Parenthetical translations take a term, usually a proper noun that is common in US English, and provide a translation in parentheses. For example, a translation of an FBI document may translate the agency’s name as “Federal Bureau of Investigation (Departamento Federal de Investigación)” – keeping the commonly used English-language name, but providing a translation in Spanish for context. Needless to say, this is good practice for documents, but causes issues for in the recording booth.
This can become an even bigger issue in non-Latin character languages, like Russian, in which translators provide not only the original English name, but also a transliteration as well as the translation. This 300% text expansion in a Russian voiceover script would wreak havoc in the studio.
3. Acronym translations
Think of the phrase “US Customs is here to protect US citizens.” Using the acronym “US” as an adjective is something that only occurs in English, so that this phrase would be much longer in just about any language. For example, in Spanish it would be “La Aduana de los Estados Unidos existe para proteger a los ciudadanos estadounidenses.” Similar issue for a Dutch voiceover script, which would replace US with “Amerikaanse.”
This is an issue for soft skills as well – think of the term “HR,” which is commonly used in English for “Human Resources.” This acronym exists almost exclusively in English, however, so that it’s an issue whenever it appears in a VO script, as in the phrase: “To contact your HR rep, call the HR hotline, or visit the HR website and click on the Contact Us button.” This phrase could easily expand by 200% in most languages.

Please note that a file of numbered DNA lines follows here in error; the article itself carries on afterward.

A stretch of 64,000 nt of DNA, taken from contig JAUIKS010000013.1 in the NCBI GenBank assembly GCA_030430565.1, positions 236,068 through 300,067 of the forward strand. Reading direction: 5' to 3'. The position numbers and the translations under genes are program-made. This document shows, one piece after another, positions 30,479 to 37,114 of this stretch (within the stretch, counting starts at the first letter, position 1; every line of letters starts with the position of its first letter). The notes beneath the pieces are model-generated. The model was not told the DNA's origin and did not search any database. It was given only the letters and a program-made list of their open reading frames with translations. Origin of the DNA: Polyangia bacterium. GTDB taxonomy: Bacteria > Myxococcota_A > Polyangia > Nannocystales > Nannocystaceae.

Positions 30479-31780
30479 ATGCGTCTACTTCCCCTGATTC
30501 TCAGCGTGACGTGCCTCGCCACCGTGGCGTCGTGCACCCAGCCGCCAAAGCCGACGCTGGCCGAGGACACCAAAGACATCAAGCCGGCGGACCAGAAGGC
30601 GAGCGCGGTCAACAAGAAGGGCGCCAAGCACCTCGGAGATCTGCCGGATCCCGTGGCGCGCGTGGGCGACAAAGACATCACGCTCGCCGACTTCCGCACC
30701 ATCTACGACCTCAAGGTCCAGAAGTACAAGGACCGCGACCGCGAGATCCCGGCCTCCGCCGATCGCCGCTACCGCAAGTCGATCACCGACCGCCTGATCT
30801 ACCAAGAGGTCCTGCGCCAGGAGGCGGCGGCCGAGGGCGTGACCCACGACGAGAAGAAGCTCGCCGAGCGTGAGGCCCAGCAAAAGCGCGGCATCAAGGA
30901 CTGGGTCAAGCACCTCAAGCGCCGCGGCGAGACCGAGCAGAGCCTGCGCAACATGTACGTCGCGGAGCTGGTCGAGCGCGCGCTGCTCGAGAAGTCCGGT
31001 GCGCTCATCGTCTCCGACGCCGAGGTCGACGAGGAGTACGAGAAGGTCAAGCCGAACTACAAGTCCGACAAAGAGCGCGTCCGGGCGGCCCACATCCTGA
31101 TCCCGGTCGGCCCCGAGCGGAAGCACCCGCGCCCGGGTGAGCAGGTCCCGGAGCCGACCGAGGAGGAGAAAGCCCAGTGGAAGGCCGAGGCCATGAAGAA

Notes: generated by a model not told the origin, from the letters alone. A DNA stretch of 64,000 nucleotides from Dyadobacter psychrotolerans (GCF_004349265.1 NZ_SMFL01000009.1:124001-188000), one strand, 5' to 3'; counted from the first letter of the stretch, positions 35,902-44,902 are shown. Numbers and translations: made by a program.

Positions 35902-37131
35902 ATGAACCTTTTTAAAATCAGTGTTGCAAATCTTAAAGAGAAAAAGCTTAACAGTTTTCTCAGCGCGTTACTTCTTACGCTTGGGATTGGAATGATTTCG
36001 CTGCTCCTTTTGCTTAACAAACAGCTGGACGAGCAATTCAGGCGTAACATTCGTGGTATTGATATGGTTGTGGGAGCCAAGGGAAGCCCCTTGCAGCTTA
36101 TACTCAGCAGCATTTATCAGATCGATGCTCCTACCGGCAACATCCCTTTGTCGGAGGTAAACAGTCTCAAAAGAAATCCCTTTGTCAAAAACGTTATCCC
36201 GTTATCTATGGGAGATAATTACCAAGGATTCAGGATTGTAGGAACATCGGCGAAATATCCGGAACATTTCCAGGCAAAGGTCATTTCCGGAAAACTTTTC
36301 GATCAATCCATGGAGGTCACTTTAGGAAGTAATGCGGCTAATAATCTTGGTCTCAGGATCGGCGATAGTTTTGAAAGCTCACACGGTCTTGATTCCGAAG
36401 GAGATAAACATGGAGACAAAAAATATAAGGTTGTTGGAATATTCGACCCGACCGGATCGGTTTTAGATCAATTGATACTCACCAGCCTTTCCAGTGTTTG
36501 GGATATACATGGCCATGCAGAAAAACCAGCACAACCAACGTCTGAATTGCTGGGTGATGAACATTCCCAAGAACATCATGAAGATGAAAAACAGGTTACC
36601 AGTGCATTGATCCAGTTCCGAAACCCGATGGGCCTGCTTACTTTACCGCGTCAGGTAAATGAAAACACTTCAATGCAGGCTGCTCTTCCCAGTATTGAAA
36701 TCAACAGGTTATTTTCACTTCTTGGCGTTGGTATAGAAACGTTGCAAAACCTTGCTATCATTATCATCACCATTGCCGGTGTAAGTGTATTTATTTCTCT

Expansion awareness during translation
The best solution to these issues is to edit each VO script for timing – that is to say, to review the translations and edit them specifically to make sure that they’ll fit into the time allowed by the original English-language video. This will generally require shortening the translations drastically, making decisions about what’s acceptable to cut and what isn’t, or finding creative ways to say the same thing with fewer words. There are also ways to develop and edit videos so that they’re less susceptible to text expansion issues – we discuss them in our previous post, 3 Tips to Deal with VO Expansion in Video Translation. However, even just making translators aware of these issues, and asking them to keep text expansion to about 15%, goes a long way to ensuring that there won’t be issues in the recording booth. This simple precaution can keep video localization projects on time and on budget.